As a journalist by training and trade, I tried my best to stay out of the story. It because evident about half way through that that wasn’t going to be the case. In order to give readers what they would want – which was to see the kids inside in action – we had to give them something of the present and Darrell’s present life includes me.

Towards the end of “Which One Am I?”, I admit to giving up trying to be the objective journalist. Besides, Darrell’s experiences and what we were discovering about his family history had made me re-think my own experiences and history. If Darrell’s life story had that impact on me, what impact could it have on others? People seem to be liking most the story of Darrell and me. “This is a love story,” our friend Mary Barnick wrote in her introduction. That’s the first time I’d heard anyone say that and, though I’ve been told that several times since, I’m still embarrassed by it. It seems that I’ve failed in my quest to tell Darrell’s story objectively, but I’ve succeeded in something I never saw coming.

Entertainment

What’s Brian Tryin’? The Crispy Sandwich Maker by Apod!

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This weekend I tried out a new product that’s been crowdsourcing on IndieGogo. (The link is here.)

It’s called a Crispy Sandwich Maker, made by Apod.

I always love trying out a new gadget, so it was fun to see how this one would play out.  What makes this one a bit different than most sandwich makers is that this only requires just one single slice of bread to make a compact, easy to eat snack that can be sweet or savory. It can be used over a gas stove flame, or, with caution, a campfire, although the design’s arm length better lends itself to a smaller flame like a home kitchen stove.

Because I love a s’more, I decided to do an interpretation of that using  nutella spread and marshmallow spread. My friend John and I were happily making these little sandwiches in the kitchen while I friends taste tested the results along the way.

While the product description says that it requires no oil, we did decide to butter the bread to give a nice brown color to the sandwich, although it could easily be done without it.

The results of the nutella and marshmallow spread crispy sandwiches were consistent and delicious. After about two minutes per side, sandwiches were golden brown and the inside filling was oozy and delicious.

Then it was on to make a savory snack in the form of a crispy ham and cheese with dijon. Again, about two minutes on each side over the flame was just enough to brown the bread and warm up the savory fillings.

This was a fun gadget to play with, and the results were delicious. All in all, everyone gave the results a thumbs up!

To be part of this indiegogo campaign, visit this link!

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Design

Get The Look! A Buyer’s Guide To Brian Balthazar’s Philadelphia Home Redesign

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As the world was forced to spend more time at home, Brian Balthazar found himself in a position where he had sold a house before the lockdown and had to find a new one.

“We sold our home with all the furniture in it, so not only did we find ourselves struggling to find a new place, once we found one we didn’t have any furniture to put in it.”

And so, Brian and partner Dennis got resourceful, turning to refurbishing and buying store floor models. They were inspired to make bold, fun choices in color and style when they started shopping around for wallpaper.

Below is the segment as it appeared on the Today Show, and further down, a rundown of where you can find the pieces or ones with a similar look!

THE DINING ROOM

Let’s start with the Dining Room!

Move the slider dividing the image to see all of the before or all of the after!

Brian saysThe dining room was the first space we wanted to do. I haven’t had a true dining room since I was a kid, and I’ve always wanted a big table for dinner parties! There were no tables within the price range we wanted, so we found a floor model at one of our favorite go-to stores, Arhaus. We easily saved 75 percent on this table by getting the one that they weren’t going to carry anymore. The chairs are from Wayfair.  On each side of the fireplace (not seen in the photo, but visible in the Today Show video) are two black tall lanterns flanking the fireplace. I got them at Target. I can’t currently find them on their app, but similar versions pop up every year. Get thee to Homegoods! Homegoods and Homesense (same parent company) are my go-to spots for home accessories for virtually every room in the house. You never know what you’re going to find, which is part of the fun.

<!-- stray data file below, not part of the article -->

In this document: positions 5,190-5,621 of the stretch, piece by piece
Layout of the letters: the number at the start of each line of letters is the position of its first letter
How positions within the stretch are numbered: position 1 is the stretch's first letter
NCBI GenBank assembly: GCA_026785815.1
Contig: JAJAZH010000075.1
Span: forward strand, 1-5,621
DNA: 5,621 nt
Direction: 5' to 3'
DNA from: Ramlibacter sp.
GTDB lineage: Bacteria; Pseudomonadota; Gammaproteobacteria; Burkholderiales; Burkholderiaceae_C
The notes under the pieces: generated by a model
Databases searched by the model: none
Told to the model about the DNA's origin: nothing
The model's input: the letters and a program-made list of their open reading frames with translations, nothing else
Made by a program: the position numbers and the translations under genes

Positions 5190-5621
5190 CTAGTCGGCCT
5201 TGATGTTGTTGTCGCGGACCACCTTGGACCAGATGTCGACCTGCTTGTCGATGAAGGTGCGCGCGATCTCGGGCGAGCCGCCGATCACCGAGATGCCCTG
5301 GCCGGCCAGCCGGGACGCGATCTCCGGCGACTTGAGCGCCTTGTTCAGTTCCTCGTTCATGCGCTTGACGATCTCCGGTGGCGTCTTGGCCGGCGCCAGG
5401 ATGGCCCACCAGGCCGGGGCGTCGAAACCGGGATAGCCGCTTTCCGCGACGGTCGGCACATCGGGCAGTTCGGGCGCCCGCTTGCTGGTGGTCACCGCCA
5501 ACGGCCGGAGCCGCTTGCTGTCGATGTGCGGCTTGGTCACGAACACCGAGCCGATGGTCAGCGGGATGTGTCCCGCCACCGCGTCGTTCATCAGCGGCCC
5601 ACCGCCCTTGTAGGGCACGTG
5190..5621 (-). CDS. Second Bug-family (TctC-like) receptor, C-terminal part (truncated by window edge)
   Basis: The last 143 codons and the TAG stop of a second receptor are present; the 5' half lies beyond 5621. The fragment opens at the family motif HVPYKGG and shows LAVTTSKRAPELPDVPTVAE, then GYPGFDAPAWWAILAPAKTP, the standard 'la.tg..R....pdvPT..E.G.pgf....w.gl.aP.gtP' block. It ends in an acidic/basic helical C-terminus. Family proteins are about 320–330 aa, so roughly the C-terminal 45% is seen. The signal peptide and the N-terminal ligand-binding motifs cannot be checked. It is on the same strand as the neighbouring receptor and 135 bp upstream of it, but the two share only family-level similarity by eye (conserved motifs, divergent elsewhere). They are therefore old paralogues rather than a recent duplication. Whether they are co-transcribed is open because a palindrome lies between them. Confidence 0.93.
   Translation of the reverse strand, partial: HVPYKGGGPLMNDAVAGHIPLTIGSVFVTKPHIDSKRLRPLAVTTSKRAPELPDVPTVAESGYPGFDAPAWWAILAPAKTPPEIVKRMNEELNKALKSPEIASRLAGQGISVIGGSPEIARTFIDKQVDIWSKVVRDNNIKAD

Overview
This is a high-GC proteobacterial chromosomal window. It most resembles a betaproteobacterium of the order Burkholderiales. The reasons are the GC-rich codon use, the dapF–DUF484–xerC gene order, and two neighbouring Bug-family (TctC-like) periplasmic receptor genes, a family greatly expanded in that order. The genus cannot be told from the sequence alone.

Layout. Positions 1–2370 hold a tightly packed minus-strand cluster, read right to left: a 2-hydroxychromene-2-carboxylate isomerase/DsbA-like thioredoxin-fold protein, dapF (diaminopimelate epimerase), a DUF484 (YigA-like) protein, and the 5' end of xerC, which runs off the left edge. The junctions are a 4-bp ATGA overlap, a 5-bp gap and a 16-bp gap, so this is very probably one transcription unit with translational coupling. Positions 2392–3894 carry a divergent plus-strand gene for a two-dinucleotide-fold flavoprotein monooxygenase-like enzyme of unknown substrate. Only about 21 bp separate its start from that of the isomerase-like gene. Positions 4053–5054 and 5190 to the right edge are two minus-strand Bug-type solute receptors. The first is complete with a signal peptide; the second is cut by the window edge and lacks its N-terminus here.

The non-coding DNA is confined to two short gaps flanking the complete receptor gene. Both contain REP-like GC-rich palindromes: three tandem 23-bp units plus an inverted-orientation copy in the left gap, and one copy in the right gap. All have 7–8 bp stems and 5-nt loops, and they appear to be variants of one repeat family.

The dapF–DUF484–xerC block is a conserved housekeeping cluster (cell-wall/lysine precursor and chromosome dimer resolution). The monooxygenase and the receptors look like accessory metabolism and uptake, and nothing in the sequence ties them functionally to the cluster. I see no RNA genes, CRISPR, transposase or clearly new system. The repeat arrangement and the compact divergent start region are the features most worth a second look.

But let’s focus on the real WOW element to this room – the wallpaper! This pattern is called Bellewood, by RebelWalls.   As you will soon see, I’m sort of obsessed with their patterns. To me, this room is magical with the added whimsy of this forest pattern. (They also have a more muted version with grays and even one with blues.) I also love that by hanging the paper from the chair rail up, you almost get the feeling that you’re standing on a balcony overlooking the forest. I surrounded the whole room with this paper, which I love, but you could easily add the same magical feeling by just doing one feature wall. Their website shows how it can translate to a bedroom or office. You might be intimidated by hanging wallpaper but don’t be! This pattern has so much going on that it really looks perfect when it goes up!

ON TO THE GUEST BEDROOM!

GUEST BEDROOM AFTER
GUEST BEDROOM AFTER
GUEST BEDROOM AFTER
GUEST BEDROOM BEFORE
GUEST BEDROOM BEFORE
THE GUEST BEDROOM

Brian says: The guest bedroom is on the top floor of the house, so it’s got roof lines on two sides that make it a tricky space to navigate if you’re not careful. The planning of this space alone resulted in a few bonked heads. On the upside, the wall where the bed goes is tall, so it was an obvious place to create some visual pop. Again, the wallpaper takes the spotlight.  Called “Nude Roses,” also by RebelWalls, I love this design. Floral wallpaper was ‘big’ in popularity back in the 1920s when this house was built, but the patterns at that time were smaller, repeated more often, and were often really bold in color. This interpretation is so fun to me! Gone are the small roses in favor of oversized blooms, and the bold colors are more subdued pink and gray hues, with touches of dark green and creamy whites.